WORKS OF REGINALD O. KAPP

REVIEWS

by     C. W. Kilminster

Nature
No. 4738 August 20, 1960 pp 634-5


Towards a Unified Cosmology

Cosmology is a difficult subject, not only because of the nature of its subject-matter but also because the methods of approach are of a kind with which we are quite unfamiliar in other branches of science, but even among works on cosmology the present book is a difficult one to review.

The main difficulty is the author’s insistence on the “Principle of Minimum Assumption”. His hypothesis, which is really a hypothesis on the philosophy of science but which he considers to be also a truly scientific hypothesis because he can confirm it in a number of cases, is that in physics the minimum assumption always constitutes the true generalization.

As an example, by the minimum assumption for the number of planets in the solar system is meant the unspecific assumption that any number of planets can occur. Now, it is quite possible to call this the minimum assumption if the author so wishes, but this procedure of making the minimum assumption is diametrically opposed to the method actually employed in science, and to the method which many philosophers of science think should be employed, for the minimum assumption is the very hardest one to refute. But many of us believe that the best assumption is is the one which lays itself open most readily to possible refutation. However, by means of this hypothesis of the minimum assumption, the author was led to the conclusion that a satisfactory cosmological theory requires a continuous creation and annihilation of matter, and he was led to this before the Cambridge cosmologists postulated the continual creation which leads to the steady state theory. It is puzzling that his assumption should lead to a conclusion which is not so very different from the one to which the Cambridge cosmologists were led by exactly the opposite view, that is, by looking for the most refutable assumption.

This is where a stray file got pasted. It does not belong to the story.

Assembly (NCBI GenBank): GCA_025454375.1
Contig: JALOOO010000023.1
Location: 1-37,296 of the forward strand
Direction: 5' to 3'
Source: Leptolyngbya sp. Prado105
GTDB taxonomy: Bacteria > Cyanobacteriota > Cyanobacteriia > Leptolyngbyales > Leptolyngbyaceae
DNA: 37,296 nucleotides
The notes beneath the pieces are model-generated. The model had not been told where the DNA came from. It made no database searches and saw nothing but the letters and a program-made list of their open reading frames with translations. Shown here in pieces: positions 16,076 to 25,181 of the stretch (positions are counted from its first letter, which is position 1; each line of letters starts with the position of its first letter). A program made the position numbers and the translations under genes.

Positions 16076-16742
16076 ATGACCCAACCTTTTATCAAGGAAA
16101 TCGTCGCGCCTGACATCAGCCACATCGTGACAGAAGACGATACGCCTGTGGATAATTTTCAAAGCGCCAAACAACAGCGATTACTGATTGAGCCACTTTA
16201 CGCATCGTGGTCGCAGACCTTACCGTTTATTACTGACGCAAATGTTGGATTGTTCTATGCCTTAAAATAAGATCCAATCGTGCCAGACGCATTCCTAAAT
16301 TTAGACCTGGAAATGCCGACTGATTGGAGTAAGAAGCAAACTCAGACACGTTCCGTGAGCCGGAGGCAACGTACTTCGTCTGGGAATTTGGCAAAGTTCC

The author does not deal very fully with the difficulty that annihilation of matter may well lead to experimental effects which have not been observed: for example, to the half-life of the proton which one would expect to be able to measure. But I do not wish to be altogether critical of the book. There are many interesting flashes of insight scattered about it, notably a discussion about gravitation. The author lists a set of problems about gravitation: for example, Why should there exist a field which tends to increase its sources, unlike every other field which tends to decrease them (because like masses attract)? Why, indeed, do like masses attract, and why have we only ever found positive gravitational masses? Why does the inertial mass always occur in association with an active gravitational mass (if, as I would accept, the general theory of relativity merely incorporates the equivalence of inertial and passive gravitational masses?) Why is there only a limited number of constant ratios between unit charge and the inertial mass of the elementary particles? Can one reconcile what is known about gravitation with action at a distance? All these seem to me questions which are worth asking at this particular time.

C.W. KILMINSTER

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